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• • • Being a journal by artist and designer John Coulthart, cataloguing interests, obsessions and passing enthusiasms.

Archive for the {television} category




Relativity (1953) by MC Escher. Escher’s famous lithograph has a less familiar companion piece in the woodcut below. Delirius (1972) by Philippe Druillet. Lone Sloane’s adventure on the pleasure planet of Delirius was written by Jacques Lob, and features this diversion in the Palais d’Escher. Possibly the first fictional use of one of Escher’s prints.

Posted in {animation}, {art}, {books}, {comics}, {fantasy}, {film}, {science fiction}, {television} | 3 comments »


Ron Hays Music Image: Odyssey


More of an oddity than an odyssey, discovered while browsing YouTube. Ron Hays Music Image: Odyssey is a 45-minute collection of video-synth graphics, animation and other effects made for Pioneer’s LaserDisc system in 1979. Among the visuals there’s slit-scan work from Con Pederson, creator of some of the effects for 2001: A Space Odyssey, animation […]

Posted in {electronica}, {music}, {television} | No comments »


Weekend links 273


Byronic I by Boris Pelcer. Via Full Fathom Five. • “Music determines everything in terms of our narrative. Music demands, music suggests. Whereas traditional Hollywood animation is all based on character development—you know, there’s Toy Story and it’s Tom Hanks’s voice pushing the thrust of the action. For us, décor is all part of it. […]

Posted in {animation}, {art}, {books}, {drugs}, {electronica}, {film}, {horror}, {lovecraft}, {music}, {painting}, {science fiction}, {television} | 2 comments »


A Cabinet of Curiosities


When I still had a television I used to enjoy Lucinda Lambton’s films for the BBC, and this one—a short history of the British Wunderkammer—was a particular favourite. Lambton’s films cover similar ground to those of Jonathan Meades but with a lighter touch, and free of Meades’ often relentless pontification. This episode of 40 Minutes, […]

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The Living Grave by David Rudkin


Having recently discovered two episodes from the BBC’s long-running Leap in the Dark series (In the Mind’s Eye, and Alan Garner’s To Kill a King), I was hoping the episode written by David Rudkin might turn up eventually. And here it is, posted to YouTube last month. Leap in the Dark, which ran from 1973 […]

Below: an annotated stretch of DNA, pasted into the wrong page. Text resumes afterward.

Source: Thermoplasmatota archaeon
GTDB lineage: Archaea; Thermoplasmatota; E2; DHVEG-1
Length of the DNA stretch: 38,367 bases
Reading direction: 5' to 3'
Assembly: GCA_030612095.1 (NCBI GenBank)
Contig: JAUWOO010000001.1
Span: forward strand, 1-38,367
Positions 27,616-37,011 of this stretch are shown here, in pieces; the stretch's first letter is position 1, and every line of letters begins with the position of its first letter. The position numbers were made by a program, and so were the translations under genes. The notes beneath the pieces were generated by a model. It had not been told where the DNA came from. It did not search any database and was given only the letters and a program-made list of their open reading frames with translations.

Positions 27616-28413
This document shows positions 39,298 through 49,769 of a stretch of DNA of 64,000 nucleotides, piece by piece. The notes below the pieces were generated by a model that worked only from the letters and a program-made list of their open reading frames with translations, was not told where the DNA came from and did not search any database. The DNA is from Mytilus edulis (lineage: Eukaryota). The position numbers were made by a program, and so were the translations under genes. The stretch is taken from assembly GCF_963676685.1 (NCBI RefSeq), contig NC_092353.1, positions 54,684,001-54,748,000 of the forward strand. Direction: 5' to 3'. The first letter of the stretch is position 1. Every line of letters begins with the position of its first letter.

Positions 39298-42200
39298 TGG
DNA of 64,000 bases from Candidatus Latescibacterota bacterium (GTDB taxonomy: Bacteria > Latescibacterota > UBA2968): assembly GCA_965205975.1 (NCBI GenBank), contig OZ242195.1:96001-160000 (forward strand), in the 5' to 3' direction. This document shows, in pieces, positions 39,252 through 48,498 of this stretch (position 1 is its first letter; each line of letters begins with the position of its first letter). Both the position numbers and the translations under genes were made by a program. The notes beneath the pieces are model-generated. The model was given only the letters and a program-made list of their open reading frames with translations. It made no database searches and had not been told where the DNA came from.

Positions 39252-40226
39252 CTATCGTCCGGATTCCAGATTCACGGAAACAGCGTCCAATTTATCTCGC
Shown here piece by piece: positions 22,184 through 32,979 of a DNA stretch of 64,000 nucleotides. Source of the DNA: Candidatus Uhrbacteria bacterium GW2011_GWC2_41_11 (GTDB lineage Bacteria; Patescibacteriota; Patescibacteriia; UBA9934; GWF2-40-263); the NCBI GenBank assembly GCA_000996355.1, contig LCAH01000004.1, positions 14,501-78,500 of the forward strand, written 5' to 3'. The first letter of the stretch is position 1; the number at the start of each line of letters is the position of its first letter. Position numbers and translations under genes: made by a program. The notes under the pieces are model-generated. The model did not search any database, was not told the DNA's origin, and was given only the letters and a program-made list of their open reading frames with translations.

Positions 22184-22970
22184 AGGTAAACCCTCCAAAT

Posted in {occult}, {television} | Comments Off




I was given a Polaroid Instant Camera some years ago, not the cult SX-70, a later model. I still have it somewhere but never used it very much. The film cartridges were still available in shops, but at around £1 a shot Polaroids always seemed like a costly indulgence unless you had some specific use […]

Posted in {art}, {books}, {music}, {photography}, {television} | 2 comments »


Out Of Limits


Out Of Limits (1963) by The Marketts. Did you know that Marius Constant, composer of the theme for The Twilight Zone, had a career as a serious composer? I didn’t. I wonder what Constant thought about the reworking of his theme into a surf tune by Michael Z. Gordon and The Marketts in 1963. Gordon’s […]

Posted in {film}, {music}, {television} | 5 comments »


James Ellroy’s Feast of Death


In which the Demon Dog discusses his obsession with unsolved murders whilst meeting cop friends (and Nick Nolte) over a series of dinners. Vikram Jayanti’s 90-minute film was made for the BBC’s Arena strand in 2001, and was later released on DVD. It’s one of the best films I’ve seen about Ellroy whose take-no-prisoners attitude […]

Posted in {books}, {film}, {television} | 3 comments »


The Nicolas Roeg Guardian Lecture, 1983


More Roegery. The recent BBC documentary about Nicolas Roeg has yet to appear on YouTube but this Guardian Lecture appeared there a few days ago. Roeg was in the news in 1983 following the release of Eureka, a film with a solid reputation today but one which the distributors weren’t happy with at the time. […]

Posted in {film}, {science fiction}, {television} | 2 comments »


Weekend links 265


The White House, Washington DC, on the evening of June 26, 2015. I can remember that after the cops cleared us out of the bar we clustered in Christopher Street around the entrance to the Stonewall. The customers were not being arrested, but a paddy wagon had already hauled off several of the bartenders. Two […]